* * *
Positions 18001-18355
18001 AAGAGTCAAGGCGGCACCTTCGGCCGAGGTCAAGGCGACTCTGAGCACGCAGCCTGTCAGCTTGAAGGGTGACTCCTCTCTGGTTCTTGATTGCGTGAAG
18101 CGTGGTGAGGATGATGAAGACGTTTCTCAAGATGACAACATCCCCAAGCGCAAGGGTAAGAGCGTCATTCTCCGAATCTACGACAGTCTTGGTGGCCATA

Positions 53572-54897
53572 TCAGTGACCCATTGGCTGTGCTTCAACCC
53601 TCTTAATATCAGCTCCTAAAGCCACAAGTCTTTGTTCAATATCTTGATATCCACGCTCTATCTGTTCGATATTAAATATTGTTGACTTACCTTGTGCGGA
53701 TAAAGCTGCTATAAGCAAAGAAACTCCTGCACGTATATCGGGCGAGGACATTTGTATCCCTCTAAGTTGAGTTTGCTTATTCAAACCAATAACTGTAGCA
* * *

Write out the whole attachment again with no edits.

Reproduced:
Positions 18001-18355
18001 AAGAGTCAAGGCGGCACCTTCGGCCGAGGTCAAGGCGACTCTGAGCACGCAGCCTGTCAGCTTGAAGGGTGACTCCTCTCTGGTTCTTGATTGCGTGAAG
18101 CGTGGTGAGGATGATGAAGACGTTTCTCAAGATGACAACATCCCCAAGCGCAAGGGTAAGAGCGTCATTCTCCGAATCTACGACAGTCTTGGTGGCCATA

Positions 53572-54897
53572 TCAGTGACCCATTGGCTGTGCTTCAACCC
53601 TCTTAATATCAGCTCCTAAAGCCACAAGTCTTTGTTCAATATCTTGATATCCACGCTCTATCTGTTCGATATTAAATATTGTTGACTTACCTTGTGCGGA
53701 TAAAGCTGCTATAAGCAAAGAAACTCCTGCACGTATATCGGGCGAGGACATTTGTATCCCTCTAAGTTGAGTTTGCTTATTCAAACCAATAACTGTAGCA